First published in 1986, this work challenges underdevelopment analyses of Africa’s past experiences and future prospects, and builds upon a very wide range of recent historical research to argue that the impact of Capitalism has resulted in economic progress and significant improvements in living standards. In marked contrast to the dependency approach, they propose that the important political and economic differences between the experiences of developing countries should be stressed and analysed. The argument is supported by a detailed look at the emergence since 1900 of capitalist social relations of production in nine different countries.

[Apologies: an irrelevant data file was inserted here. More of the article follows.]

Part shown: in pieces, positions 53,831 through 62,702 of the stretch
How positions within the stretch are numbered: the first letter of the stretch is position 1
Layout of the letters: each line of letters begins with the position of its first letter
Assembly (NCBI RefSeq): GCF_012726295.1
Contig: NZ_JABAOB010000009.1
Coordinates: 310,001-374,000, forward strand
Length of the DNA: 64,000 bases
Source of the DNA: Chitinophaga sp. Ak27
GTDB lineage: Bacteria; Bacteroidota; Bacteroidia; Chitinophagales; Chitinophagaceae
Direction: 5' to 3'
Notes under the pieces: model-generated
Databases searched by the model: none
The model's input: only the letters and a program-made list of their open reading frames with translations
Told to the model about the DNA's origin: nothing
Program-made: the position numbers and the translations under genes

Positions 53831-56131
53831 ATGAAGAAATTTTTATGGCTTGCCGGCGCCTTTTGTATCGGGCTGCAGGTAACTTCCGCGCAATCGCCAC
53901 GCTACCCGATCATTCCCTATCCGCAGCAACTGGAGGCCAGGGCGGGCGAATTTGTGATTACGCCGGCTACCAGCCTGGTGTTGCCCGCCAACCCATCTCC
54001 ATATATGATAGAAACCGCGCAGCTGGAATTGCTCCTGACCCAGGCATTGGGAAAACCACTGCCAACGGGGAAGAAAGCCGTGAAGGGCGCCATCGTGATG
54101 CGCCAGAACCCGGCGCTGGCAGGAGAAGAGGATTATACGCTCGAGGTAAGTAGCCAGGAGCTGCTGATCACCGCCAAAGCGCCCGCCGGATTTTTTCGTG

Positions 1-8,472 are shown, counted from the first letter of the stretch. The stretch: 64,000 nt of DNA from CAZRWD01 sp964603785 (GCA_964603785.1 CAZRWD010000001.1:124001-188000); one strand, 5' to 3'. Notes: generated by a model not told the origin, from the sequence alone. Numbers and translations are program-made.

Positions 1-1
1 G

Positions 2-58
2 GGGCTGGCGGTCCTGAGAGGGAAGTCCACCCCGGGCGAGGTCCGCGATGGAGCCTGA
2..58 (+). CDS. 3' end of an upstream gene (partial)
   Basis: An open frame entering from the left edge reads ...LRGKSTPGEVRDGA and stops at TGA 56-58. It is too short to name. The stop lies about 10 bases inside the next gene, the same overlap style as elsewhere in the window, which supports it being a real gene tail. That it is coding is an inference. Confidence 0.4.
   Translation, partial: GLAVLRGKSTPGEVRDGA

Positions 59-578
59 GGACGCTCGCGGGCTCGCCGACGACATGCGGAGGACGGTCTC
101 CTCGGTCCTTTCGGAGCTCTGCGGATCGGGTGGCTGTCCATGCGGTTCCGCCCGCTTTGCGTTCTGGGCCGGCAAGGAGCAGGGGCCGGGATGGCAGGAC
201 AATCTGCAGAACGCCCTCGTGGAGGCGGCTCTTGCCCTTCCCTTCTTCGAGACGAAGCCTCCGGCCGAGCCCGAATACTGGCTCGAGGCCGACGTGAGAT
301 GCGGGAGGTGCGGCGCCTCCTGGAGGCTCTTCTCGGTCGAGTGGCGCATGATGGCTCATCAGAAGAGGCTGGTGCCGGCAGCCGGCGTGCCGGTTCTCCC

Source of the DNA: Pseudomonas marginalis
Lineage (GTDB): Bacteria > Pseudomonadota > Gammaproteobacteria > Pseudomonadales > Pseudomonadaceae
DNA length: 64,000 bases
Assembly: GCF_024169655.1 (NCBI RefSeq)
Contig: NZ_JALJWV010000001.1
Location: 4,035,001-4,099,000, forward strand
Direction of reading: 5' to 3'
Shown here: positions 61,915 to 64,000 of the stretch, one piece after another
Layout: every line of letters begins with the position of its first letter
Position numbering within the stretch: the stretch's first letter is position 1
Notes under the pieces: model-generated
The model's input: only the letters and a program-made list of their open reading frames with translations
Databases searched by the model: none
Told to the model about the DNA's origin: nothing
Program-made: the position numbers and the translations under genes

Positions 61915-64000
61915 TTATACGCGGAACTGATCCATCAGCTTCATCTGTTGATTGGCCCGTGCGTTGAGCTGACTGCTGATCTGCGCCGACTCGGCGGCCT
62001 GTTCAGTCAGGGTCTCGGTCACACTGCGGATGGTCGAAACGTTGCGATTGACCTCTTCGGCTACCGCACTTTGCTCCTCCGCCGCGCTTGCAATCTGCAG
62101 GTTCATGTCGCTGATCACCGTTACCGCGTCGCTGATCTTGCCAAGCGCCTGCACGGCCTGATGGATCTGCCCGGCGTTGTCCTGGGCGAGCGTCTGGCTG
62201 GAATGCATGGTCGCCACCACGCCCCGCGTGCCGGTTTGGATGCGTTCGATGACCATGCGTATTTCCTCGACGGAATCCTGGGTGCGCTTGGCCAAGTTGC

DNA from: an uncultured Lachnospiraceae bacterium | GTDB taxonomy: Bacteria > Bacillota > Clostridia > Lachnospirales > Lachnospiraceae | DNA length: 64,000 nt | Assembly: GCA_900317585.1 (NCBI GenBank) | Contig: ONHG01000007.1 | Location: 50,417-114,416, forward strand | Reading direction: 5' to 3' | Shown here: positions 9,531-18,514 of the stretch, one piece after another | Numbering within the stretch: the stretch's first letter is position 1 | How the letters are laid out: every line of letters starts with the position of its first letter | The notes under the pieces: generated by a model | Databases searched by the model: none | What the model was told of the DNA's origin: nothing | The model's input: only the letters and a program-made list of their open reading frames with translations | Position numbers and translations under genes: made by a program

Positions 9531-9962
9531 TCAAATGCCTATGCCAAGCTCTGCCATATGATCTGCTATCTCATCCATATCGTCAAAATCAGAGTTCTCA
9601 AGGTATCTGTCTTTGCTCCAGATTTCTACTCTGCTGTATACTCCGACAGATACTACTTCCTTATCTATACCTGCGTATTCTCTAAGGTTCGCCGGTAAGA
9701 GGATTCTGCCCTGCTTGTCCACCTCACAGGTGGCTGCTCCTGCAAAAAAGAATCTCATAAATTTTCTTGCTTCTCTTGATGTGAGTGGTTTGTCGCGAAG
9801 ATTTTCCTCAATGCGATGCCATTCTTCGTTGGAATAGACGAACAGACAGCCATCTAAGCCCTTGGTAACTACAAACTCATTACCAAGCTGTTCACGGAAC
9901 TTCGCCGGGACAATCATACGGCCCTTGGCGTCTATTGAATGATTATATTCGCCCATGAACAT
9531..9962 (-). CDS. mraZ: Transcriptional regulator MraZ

‘Witheringly critical of dogmatic World Bank and IMF beliefs that state intervention as such is likely to reduce economic welfare … The strength of the book is its thoroughly empirical foundation’ – Journal of Southern African Studies
‘Sender and Smith have provided much to argue about and their book can be recommended as a lively treatment of its subject and not least for its caustic rebukes to the faint-hearted. Anyone wearied by the writings of neo-Marxists, dependency theorists and populists on Africa can find relief here.’ – Times Higher Education Supplement
1. Introduction 2. Trade and Primary-Commodity Production Before Independence 3. The Emergence of Wage Labour 4. Trade, Industrialisation and the State of the Post-Colonial Period 5. Conclusion: Wishful Thinking or Effective Reality?